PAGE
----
Review: Batman: Arkham Origins – ‘Cold, Cold Heart’
Platform: PC, PS3, Xbox 360
Developer: Warner Bros. Games Montréal
Australian rating: M
‘Cold, Cold Heart’ is an expansion for Batman: Arkham Origins that introduces the wintry villain Mr. Freeze. Tragically, at no point in this add-on does Mr. Freeze say “Stay cool” or “Let’s kick some ice!” or even “Revenge is a dish best served cold.” It’s as if he doesn’t realise the entire point of being a cold-themed bad guy is the incredible variety of puns available to him.
Instead, he teams up with the Penguin to kidnap a philanthropist during a Gotham City charity event. This is why Bruce Wayne doesn’t use his fortune to fight crime at its source by stamping out poverty – every time he tries, a bunch of goons in masks arrive and wave guns in the air before taking hostages so their boss can threaten them. Which Mr. Freeze does, while completely missing the perfect opportunity to say, “This seems like an ice party.”
If you played the ‘Harley Quinn’s Revenge’ expansion for Arkham City you’ll have an idea what to expect: a string of missions set several days after the main game, giving you access to basically the complete set of unlockable Bat-toys from the start, minus the experience points and levelling-up. Unlike ‘Harley Quinn’s Revenge’, ‘Cold, Cold Heart’ does eventually give you free-roaming access to two districts of the city, so you can still enjoy plenty of the rooftop-roaming that is half the fun of Batman games and is still enjoyable here.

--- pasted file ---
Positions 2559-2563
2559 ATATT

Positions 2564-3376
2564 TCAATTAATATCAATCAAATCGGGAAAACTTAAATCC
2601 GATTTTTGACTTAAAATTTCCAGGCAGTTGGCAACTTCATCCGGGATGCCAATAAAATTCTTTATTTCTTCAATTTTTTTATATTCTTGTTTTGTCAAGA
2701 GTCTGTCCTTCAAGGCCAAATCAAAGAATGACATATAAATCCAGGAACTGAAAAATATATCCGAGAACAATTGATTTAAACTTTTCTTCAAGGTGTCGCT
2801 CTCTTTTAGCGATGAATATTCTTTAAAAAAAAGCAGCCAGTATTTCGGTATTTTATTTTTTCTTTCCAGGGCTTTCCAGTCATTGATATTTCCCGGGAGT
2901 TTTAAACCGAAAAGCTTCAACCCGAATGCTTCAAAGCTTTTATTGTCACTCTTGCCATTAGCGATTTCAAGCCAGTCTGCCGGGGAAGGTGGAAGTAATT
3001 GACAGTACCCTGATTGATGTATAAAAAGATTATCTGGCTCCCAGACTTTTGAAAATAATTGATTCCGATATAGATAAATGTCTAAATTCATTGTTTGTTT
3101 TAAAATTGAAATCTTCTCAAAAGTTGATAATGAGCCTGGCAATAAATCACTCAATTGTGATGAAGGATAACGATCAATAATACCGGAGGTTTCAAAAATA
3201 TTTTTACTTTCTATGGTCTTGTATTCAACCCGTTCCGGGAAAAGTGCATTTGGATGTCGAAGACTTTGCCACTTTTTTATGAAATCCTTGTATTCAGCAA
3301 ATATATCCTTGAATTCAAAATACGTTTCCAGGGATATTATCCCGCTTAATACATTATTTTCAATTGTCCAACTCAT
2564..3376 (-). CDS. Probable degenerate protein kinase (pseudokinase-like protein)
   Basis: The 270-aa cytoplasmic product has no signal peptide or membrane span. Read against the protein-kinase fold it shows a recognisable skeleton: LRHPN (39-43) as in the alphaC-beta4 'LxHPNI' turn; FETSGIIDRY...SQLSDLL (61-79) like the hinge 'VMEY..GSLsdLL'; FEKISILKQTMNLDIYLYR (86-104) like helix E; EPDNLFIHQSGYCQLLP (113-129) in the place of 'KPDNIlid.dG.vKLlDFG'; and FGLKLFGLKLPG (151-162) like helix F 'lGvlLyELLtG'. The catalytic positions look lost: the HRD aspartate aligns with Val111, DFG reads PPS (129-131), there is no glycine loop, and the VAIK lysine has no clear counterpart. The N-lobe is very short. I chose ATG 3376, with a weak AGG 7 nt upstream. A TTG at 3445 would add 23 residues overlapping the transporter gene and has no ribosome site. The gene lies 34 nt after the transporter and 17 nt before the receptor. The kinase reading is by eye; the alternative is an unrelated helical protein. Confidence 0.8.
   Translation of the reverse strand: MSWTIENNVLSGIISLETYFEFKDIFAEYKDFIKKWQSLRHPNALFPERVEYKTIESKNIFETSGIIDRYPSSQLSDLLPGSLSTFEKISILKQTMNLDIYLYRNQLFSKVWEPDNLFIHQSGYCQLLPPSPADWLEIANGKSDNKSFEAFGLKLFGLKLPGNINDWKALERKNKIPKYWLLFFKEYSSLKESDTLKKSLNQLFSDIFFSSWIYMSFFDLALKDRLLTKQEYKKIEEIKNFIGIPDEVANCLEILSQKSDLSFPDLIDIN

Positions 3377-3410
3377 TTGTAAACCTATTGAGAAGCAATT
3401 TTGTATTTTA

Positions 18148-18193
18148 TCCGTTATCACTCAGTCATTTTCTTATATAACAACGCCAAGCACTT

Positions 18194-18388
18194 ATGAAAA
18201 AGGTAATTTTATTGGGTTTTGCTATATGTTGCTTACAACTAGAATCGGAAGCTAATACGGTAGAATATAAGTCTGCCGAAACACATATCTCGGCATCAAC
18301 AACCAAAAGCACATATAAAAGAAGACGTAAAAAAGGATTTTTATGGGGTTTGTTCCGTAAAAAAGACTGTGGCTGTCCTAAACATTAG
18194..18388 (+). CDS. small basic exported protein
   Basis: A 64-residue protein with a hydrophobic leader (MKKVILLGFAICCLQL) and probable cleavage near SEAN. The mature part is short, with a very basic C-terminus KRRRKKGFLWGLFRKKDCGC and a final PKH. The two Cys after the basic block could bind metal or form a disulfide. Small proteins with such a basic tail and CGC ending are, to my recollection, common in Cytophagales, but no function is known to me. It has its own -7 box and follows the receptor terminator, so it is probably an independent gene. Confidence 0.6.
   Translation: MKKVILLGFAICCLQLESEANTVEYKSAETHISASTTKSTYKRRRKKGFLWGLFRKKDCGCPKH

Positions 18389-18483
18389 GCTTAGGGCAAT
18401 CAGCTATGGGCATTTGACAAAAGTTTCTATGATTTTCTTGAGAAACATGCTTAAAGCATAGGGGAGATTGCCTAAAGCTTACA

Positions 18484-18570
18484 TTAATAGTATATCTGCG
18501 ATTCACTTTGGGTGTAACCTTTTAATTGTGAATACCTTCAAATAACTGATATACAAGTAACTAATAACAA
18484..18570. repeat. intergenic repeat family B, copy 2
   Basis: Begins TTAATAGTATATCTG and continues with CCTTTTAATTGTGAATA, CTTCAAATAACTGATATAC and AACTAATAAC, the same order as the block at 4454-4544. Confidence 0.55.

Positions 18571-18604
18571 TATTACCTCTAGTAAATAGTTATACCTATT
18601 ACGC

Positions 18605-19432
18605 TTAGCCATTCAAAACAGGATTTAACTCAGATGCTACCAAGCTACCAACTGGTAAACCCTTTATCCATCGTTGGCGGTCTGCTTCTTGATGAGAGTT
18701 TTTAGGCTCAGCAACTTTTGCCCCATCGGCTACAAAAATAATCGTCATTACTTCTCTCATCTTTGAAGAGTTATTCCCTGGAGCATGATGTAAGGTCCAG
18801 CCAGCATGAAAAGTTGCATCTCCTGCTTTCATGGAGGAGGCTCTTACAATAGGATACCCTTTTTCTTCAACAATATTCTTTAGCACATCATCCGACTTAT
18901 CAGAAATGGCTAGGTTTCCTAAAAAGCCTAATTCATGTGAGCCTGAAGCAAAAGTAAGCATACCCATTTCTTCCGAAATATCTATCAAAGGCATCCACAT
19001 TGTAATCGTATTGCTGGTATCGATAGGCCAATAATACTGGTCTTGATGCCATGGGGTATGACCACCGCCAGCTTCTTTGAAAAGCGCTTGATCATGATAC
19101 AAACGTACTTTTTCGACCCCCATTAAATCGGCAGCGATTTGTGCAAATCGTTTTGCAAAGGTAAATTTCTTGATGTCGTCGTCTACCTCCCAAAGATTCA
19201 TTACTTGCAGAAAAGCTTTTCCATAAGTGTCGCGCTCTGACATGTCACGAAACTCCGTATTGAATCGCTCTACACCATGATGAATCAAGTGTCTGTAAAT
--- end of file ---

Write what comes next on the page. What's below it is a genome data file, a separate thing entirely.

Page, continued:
A side-story has riots triggered by C-list villain Anarky taking place on the same night, so you’ve got a reason to wander off-plot and explore between figuring out what Freeze and Penguin are up to. It does feel a bit weird beating up Anarky’s activists, especially when his basic complaint – Gotham’s incurably corrupt, a revolution would be more likely to fix it than any amount of punching people dressed as animals – seems sort of legit.
The Penguin is pretty punchable, though: he has the same annoying cockney accent he has in other Arkham games and keeps using the word “numpty” as an adjective. You’ll be tracking him and his gang through the usual punch-ups and predator areas, perching on things while silently defeating well-armed thugs one at a time. The difficulty’s been ramped up by adding more armoured snipers as well as guys with freeze cannons; a couple of these rooms are annoyingly tough. I miss having the option to swoop away and level up or earn new equipment.
Partway through ‘Cold, Cold Heart’ you do unlock a new Batsuit, one that protects you from a degree of cold and gives you thermal gloves that turn your fists into sandwich toasters – sandwich toasters of justice. The glue gun you developed in Arkham Origins is taken away though, with Alfred mentioning that your stockpile of weaponised glue was unstable and has disintegrated to conveniently explain why you come up with a weapon that does exactly the same thing in Arkham City.
The main focus of ‘Cold, Cold Heart’ is on exploring the origin story of Mr. Freeze, including one of those crime scene recreation bits that will tell you nothing you didn’t already know if you saw the episode of the Batman cartoon that did the same thing. Freeze is a tragic villain, one who only wants to cure his cryogenically frozen wife, and so beating him up again isn’t very satisfying. The climax is a repeat of the time you fought him in Arkham City only not as good, with an infinite supply of gun-toting mobsters interrupting your game of cat and mouse and stalactites on the ceiling that can be knocked down onto him with thermal Batarangs as a shortcut. This misunderstood version of Mr. Freeze, like Anarky, is a character better used in grudging team-ups than as another punching bag for Batman.
If I’m going to be wailing on Mr. Freeze before dragging him to prison I’d rather it was the version who’d shout “You are not sending me to the cooler!” while I did it.